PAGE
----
The Court of Claims.-The State, since it possesses the sovereignty, cannot be sued without its permission by any private person. The Legislature has provided, however, that a person having a claim against the State may present it, under certain conditions, to the Court of Claims, which takes the evidence and decides as to its validity. In case the claim is decided to be good, the Legislature appropriates the money to pay it.


Appeals and Appellate Courts.-A person not satisfied with the decision of any court of original jurisdiction,

excepting in the case of a Coroner's Court, which is only preliminary to a trial, has the right to appeal from the decision to a higher court; but all appeals must be made within a time fixed by law. There are three courts of appellate jurisdiction-a County Court, an Appellate Division of the Supreme Court and the Court of Appeals.

County Courts.-A County Court has appellate jurisdiction of cases tried before a justice of the peace of any town in the county, and generally of cases tried by the inferior local courts in the county.

The Appellate Division. To this branch of the Supreme Court appeals may be taken from decisions rendered in the judicial department in which it sits, by the courts held by the trial justices of the Supreme Court, by County Courts and by Surrogates. In certain cases the decisions of the Appellate Division are final.

The Court of Appeals.-The Court of Appeals is limited to the review of decisions of law in cases which have been decided by the Appellate Division of the Supreme Court, except that in cases where the judgment is death an appeal can be taken from the trial court directly to the Court of Appeals; in which latter cases, only, it has power to review decisions of facts.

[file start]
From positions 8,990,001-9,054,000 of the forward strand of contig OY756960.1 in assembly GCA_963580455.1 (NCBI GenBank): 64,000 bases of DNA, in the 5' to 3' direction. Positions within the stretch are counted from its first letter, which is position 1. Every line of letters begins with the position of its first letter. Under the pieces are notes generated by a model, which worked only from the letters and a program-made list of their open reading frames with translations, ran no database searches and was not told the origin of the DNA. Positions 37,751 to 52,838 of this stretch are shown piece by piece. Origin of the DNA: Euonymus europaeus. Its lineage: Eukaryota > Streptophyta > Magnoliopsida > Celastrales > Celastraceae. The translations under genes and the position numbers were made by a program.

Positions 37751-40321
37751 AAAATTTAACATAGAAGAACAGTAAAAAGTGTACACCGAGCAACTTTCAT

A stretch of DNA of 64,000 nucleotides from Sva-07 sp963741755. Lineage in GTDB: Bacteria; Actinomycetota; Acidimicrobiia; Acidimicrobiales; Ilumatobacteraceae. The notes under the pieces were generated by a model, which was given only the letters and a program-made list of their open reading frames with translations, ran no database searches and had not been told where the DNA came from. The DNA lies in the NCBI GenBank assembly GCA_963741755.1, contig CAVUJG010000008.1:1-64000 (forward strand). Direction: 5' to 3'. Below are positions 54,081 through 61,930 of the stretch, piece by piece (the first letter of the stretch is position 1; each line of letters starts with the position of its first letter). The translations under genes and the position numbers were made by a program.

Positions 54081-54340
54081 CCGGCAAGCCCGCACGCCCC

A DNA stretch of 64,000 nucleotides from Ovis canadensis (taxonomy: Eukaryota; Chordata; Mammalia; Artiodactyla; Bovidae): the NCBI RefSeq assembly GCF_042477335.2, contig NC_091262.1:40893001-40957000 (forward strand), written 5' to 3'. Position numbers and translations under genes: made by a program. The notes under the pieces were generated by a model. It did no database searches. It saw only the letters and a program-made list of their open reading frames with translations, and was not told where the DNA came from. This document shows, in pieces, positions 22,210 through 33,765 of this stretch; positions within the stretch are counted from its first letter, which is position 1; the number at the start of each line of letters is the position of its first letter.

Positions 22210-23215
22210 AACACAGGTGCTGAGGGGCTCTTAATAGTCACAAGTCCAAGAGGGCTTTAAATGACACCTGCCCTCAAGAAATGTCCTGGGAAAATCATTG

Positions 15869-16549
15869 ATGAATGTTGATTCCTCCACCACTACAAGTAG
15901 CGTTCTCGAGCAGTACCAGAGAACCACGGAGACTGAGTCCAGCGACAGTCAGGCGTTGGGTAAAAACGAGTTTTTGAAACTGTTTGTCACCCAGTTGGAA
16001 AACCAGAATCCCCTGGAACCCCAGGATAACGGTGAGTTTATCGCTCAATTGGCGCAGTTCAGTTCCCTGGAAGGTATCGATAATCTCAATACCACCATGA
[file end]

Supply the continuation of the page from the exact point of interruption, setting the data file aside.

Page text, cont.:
Progress of Cases. From the foregoing observations it will be seen that the progress of ordinary cases through the courts is as follows:

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Arrest; Commitment; Bail.-When a person is suspected of having committed a crime, he is arrested by a sheriff, constable or police officer and taken before a magistrate. If the latter has jurisdiction of the crime he may try the case; but if he has not jurisdiction, or if the crime is "capital or otherwise infamous," the judge takes evidence as to the prisoner's connection with the crime. If the evidence points to him as the guilty party he is "committed to await the action of the grand jury,” that is, he is delivered to the sheriff of the county where the crime occurred, to be imprisoned until the grand jury is in session.* When the crime is not murder or some other heinous offense, the committing magistrate may allow the prisoner to be released upon bail.

Proceedings before Grand Jury. At a meeting of the grand jury, which is held at the same time as a trial term of the Supreme Court, the District Attorney presents to it, in secret session, evidence to establish the guilt of the prisoner. But neither the accused nor any person in his behalf is sworn or allowed to appear before the grand jury.


Arraignment and Plea.—If the prisoner is not indicted by the grand jury, he is discharged; but if an indictment ist "found," the accused is "arraigned ”—that is, brought into court and the indictment read to him—and he is asked if he is guilty ; to this he must "enter a plea," which is an answer Guilty" or "Not guilty" to each "count," or charge, against him, in the indictment. If the plea is "Guilty," the judge sentences the prisoner, that is, orders what punishment he shall receive. If the plea is "Not guilty," he is entitled to be tried by a jury. A

*A Grand Jury in New York State consists of not less than sixteen nor more than twenty-three selected from twenty-four male residents of the county (in New York county the number is thirty-six) who have been drawn by lot by the County Clerk in the presence of the County Judge and Sheriff from a box in which have been placed slips of paper containing the names of three hundred taxpayers, between the ages of twenty-one and seventy years, furnished annually by the board of supervisors.